You mention things got unreliable after reaching the limit of 40,000 and that writes have become unreliable, but you have not stated how so.
The throughput limits are just guard rails and can be increased using Service Quotas to any value you deem necessary. There is not additional cost to increase limits, however, you are enabling your application to consume more capacity, which can increase costs based on usage.
When you have your limits increased, you may need to consider pre-warming the table further, to avoid any throttling while you try to achieve more throughput that your tables have done so in the past.
A key decision for DDB Autoscaling to work best is the choice of the table partition key. The right one ( i.e. with high cardinality) will allow I/Os to be spread across many servers and then you'll get smooth scaling and good performances. If all I/Os happen in same partition, you'll start get throttling and other performance bottlenecks.
You should check this post re. proper choice of that key (and maybe modify your table design accordingly): https://aws.amazon.com/blogs/database/choosing-the-right-dynamodb-partition-key/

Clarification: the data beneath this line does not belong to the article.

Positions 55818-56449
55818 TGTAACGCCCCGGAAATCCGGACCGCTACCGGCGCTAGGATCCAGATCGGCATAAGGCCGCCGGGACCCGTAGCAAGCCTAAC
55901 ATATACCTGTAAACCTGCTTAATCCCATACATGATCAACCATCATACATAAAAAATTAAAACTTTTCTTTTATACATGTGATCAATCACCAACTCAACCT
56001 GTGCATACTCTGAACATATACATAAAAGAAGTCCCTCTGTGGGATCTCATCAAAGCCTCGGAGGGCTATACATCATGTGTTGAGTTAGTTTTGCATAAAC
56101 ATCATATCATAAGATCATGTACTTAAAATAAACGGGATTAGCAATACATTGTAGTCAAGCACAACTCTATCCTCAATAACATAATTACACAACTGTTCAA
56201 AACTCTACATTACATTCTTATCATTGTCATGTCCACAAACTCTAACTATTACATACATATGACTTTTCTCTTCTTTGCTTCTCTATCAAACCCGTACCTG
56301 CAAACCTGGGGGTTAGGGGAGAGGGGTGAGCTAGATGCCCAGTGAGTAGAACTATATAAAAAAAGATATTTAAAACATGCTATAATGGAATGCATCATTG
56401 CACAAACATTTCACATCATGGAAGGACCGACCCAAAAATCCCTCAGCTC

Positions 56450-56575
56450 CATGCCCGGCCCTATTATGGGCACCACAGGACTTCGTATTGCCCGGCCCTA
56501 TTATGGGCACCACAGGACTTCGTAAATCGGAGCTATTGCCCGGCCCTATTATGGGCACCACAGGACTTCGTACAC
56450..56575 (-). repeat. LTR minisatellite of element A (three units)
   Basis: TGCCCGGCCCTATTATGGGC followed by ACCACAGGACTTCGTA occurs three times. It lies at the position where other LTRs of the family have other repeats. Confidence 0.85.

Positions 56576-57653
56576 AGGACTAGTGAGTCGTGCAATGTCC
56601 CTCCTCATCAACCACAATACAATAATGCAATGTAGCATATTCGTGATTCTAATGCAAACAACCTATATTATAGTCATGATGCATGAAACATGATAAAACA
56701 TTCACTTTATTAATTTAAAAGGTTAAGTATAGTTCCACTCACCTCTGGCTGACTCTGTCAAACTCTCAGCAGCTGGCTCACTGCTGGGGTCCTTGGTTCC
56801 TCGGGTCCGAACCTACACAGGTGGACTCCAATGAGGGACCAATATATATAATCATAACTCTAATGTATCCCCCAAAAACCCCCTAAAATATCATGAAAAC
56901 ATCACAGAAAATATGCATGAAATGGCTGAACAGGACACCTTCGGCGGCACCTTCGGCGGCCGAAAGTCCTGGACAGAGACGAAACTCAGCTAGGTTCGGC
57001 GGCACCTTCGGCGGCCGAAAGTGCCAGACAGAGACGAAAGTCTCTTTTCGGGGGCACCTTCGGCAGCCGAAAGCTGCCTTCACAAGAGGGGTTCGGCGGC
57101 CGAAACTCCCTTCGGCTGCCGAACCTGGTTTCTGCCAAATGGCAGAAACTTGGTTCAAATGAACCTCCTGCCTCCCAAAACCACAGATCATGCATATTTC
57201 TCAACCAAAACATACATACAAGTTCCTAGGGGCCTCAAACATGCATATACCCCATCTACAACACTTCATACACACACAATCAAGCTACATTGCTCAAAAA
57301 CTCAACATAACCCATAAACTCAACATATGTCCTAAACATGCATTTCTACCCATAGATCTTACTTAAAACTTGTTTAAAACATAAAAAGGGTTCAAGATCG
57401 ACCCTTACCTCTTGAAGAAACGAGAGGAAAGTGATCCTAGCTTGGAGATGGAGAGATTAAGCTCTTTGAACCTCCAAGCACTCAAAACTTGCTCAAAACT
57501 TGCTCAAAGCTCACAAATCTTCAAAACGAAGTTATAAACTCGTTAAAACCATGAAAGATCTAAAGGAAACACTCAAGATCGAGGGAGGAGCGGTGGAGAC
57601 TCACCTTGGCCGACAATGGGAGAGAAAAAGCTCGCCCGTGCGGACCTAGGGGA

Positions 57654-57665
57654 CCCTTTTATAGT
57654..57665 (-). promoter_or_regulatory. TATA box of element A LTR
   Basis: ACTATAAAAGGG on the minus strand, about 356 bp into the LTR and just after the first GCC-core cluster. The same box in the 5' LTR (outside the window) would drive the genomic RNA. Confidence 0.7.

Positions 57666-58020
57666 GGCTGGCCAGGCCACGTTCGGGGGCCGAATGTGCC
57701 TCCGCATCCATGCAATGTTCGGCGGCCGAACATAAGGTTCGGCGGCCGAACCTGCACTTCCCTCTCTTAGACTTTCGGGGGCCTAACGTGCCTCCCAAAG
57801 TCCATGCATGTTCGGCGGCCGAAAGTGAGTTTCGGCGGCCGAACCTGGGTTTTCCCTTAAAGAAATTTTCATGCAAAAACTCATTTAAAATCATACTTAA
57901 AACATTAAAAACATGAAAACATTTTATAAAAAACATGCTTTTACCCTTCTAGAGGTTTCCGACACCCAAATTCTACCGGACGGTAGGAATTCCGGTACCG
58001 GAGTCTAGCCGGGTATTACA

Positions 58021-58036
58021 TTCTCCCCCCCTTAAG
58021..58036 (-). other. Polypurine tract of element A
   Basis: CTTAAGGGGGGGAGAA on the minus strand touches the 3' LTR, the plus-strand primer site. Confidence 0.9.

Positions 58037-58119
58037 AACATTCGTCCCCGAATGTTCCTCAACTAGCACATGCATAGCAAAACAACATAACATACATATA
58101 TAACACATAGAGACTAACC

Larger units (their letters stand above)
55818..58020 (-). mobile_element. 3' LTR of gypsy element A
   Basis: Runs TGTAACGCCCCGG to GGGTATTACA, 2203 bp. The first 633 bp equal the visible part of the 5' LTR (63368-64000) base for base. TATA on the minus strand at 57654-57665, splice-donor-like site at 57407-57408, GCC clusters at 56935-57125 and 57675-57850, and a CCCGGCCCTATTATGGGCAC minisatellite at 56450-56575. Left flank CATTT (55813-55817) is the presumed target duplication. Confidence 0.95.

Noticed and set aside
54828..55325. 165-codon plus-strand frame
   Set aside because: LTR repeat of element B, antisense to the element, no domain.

Then, I'd suggest to read this post: https://aws.amazon.com/blogs/database/amazon-dynamodb-auto-scaling-performance-and-cost-optimization-at-any-scale/ to see how to they achieve 1 million requests per second with good performances. The traffic pattern that was chosen for the benchmark seems close to yours.
A tip for achieving best throughput on bulk writes to DynamoDB: randomize the order of the input records. I don't think this is your issue, but it can be a good practice if you're not familiar with the nuances of DynamoDB's partition behavior.
- Accepted Answerasked a year ago
- Why didn’t the capacity change on my FSx for ONTAP volume after I changed the volume tiering policy to ALL?AWS OFFICIALUpdated 6 months ago
- AWS OFFICIALUpdated 2 months ago
- AWS OFFICIALUpdated 2 years ago
- EXPERTpublished 8 months ago